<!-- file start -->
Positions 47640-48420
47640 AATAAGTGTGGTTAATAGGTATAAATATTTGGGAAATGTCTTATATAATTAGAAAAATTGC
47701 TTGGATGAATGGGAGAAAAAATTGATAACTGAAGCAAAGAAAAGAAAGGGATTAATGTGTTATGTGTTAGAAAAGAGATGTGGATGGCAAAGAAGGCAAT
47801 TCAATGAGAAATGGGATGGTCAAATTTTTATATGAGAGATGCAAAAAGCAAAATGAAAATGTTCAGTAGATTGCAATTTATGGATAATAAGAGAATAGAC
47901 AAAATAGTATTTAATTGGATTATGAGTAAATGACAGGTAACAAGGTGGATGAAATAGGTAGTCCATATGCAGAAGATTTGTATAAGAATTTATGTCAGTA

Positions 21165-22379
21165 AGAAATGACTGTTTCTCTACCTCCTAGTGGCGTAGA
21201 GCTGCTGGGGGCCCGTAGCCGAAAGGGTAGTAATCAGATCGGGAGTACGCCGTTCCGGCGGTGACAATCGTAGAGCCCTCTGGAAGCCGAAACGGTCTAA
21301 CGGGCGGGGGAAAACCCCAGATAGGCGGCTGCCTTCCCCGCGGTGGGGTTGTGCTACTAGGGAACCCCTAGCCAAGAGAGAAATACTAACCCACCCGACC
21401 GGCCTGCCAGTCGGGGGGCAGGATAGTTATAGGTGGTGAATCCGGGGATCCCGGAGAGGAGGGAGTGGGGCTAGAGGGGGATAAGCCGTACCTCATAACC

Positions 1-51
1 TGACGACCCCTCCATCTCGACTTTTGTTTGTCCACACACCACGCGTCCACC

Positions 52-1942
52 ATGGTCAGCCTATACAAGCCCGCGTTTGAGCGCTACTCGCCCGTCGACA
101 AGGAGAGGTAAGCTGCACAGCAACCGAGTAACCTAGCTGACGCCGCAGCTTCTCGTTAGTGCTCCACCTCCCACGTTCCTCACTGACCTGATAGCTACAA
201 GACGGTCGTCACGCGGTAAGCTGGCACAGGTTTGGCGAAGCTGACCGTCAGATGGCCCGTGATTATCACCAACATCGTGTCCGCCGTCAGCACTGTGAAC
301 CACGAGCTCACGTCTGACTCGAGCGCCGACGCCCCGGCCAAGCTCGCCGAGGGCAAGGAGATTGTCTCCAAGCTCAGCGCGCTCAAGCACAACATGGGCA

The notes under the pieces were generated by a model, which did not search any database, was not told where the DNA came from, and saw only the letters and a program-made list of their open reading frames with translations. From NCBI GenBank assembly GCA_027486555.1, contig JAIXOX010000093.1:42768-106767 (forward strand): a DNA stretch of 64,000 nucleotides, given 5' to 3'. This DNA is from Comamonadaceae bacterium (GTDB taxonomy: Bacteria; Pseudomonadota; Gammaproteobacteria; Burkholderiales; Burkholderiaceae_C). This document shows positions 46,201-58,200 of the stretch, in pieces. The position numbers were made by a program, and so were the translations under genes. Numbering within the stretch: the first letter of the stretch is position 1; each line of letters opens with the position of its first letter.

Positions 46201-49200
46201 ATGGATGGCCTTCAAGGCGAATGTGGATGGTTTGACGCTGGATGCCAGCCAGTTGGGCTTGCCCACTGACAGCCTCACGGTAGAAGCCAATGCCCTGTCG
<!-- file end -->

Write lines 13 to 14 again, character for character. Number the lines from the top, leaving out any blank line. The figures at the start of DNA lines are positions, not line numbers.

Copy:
Positions 52-1942
52 ATGGTCAGCCTATACAAGCCCGCGTTTGAGCGCTACTCGCCCGTCGACA